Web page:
The IOC Evaluation Commission Olympic Games 2024 travels to Los Angeles and Paris this week for its official visits to the two Candidate Cities. The working visits are the culmination of a new three-stage evaluation process that resulted from Olympic Agenda 2020, the IOC’s strategic roadmap for the future of the Olympic Movement.
The 2024 Candidate Cities were the first to receive the full benefits of Olympic Agenda 2020, which included other reforms that brought a more collaborative approach to the process, as well as increased transparency and a stronger emphasis on sustainability and legacy. The Cities also have more flexibility to design Games that meet local needs.
The Evaluation Commission will spend three days in both cities —10-12 May in Los Angeles, followed by 14-16 May in Paris — with the same format for both visits. The agenda starts with detailed discussions on the City’s proposals on the first day, followed by venue visits on the second day and concluding with wrap-up discussions on the final day.
We will discuss not only how hosting the Games would meet the needs of athletes, but also how it would serve the cities’ long-term goals for social and economic development.Patrick Baumann IOC Evaluation Commission Chair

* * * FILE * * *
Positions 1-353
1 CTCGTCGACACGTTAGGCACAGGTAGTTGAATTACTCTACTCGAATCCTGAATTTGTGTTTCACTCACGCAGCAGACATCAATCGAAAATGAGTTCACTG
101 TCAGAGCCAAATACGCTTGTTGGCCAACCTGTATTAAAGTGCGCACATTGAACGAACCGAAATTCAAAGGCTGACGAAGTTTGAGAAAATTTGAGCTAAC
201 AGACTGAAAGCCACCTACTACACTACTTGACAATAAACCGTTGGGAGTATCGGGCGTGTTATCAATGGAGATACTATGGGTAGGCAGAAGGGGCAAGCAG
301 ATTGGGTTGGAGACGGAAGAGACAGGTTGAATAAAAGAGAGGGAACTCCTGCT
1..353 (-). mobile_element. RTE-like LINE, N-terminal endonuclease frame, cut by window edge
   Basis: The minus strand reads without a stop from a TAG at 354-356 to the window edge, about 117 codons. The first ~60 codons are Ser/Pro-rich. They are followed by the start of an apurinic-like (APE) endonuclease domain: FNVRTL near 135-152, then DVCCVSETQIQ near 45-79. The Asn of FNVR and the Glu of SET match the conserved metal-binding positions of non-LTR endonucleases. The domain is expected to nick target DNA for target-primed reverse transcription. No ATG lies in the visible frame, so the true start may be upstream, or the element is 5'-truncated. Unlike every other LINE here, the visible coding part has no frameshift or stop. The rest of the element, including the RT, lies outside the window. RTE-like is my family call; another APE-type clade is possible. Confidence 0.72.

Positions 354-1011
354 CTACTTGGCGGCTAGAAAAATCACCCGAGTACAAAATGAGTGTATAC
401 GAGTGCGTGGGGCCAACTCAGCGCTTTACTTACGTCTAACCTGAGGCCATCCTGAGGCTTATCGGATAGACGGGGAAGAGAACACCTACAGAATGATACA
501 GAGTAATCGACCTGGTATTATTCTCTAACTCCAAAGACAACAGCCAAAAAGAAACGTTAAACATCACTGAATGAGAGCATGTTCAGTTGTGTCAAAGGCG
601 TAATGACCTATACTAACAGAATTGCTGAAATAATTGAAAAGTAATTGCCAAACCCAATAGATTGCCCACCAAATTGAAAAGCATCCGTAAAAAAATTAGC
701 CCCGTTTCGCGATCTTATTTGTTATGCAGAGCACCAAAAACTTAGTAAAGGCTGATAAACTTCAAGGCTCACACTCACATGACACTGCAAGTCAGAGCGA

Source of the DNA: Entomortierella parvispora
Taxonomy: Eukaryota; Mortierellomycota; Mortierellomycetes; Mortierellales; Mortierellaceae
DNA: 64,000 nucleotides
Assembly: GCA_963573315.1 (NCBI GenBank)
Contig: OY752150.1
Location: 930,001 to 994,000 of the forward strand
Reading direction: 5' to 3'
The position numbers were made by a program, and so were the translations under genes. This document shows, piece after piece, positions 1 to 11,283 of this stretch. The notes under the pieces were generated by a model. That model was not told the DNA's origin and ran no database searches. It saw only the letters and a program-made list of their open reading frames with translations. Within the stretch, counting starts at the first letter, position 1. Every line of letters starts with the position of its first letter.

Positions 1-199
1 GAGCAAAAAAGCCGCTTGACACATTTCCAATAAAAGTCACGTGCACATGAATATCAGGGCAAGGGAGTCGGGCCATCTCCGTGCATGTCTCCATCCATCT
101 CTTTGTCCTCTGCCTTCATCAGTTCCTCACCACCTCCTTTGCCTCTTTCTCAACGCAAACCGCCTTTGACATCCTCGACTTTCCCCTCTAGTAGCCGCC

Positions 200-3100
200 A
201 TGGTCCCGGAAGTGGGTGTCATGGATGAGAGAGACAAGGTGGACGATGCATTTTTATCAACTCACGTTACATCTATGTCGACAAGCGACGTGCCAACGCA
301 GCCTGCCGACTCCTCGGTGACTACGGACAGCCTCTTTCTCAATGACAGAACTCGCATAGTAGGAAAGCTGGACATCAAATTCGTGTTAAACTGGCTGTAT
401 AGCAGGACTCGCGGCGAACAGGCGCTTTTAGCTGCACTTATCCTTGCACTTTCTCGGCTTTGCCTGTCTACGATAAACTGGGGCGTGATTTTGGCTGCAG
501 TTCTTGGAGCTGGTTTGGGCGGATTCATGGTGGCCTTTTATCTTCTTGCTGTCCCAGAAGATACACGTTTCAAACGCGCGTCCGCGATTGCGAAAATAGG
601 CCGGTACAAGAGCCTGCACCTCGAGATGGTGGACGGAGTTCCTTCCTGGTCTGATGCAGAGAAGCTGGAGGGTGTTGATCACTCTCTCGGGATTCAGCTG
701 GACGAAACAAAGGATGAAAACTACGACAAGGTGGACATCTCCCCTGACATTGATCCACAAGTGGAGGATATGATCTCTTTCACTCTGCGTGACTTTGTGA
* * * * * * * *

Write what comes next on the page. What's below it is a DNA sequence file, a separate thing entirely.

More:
“We have two excellent candidates,” Commission Chair Patrick Baumann said. “I and the other members of the Evaluation Commission are looking forward to learning more about their proposals and getting a first-hand look at the prospective venues. We will discuss not only how hosting the Games would meet the needs of athletes, but also how it would serve the cities’ long-term goals for social and economic development.”
The IOC’s collaboration with the Candidate Cities began two years ago in the new Invitation Phase, another outcome of Olympic Agenda 2020 that gives cities considering a bid an opportunity to learn about the process and ways to maximise the benefits of a candidature and hosting the Games.
The evaluation process began in September 2015 with a focus on the Cities’ vision for how the Games could advance local priorities, as well as the Games concept and strategy. Stage 2 focused on governance, legal issues and venue funding; Stage 3 on Games delivery, Games experience and legacy.
Splitting the process into three stages provided opportunities for the Cities to receive support and feedback from the IOC that further assisted them to increase the value proposition of their proposals.
“We want to see how the Olympic Games will take shape in 2024, we are not conducting an examination,” Baumann said. The Commission will meet in Lausanne following the visits to discuss the results of the evaluation process. The Commission’s report will be made public on 5 July and posted on the IOC’s website, at the same time as it is sent to the IOC Members.
Both Cities will have an opportunity to present their proposals directly to IOC Members, and offer any response to the Evaluation Commission report, at the 2024 Candidate City Briefing for IOC Members and International Federations in Lausanne on 11 and 12 July, before the host city election on 13 September at the IOC Session in Lima.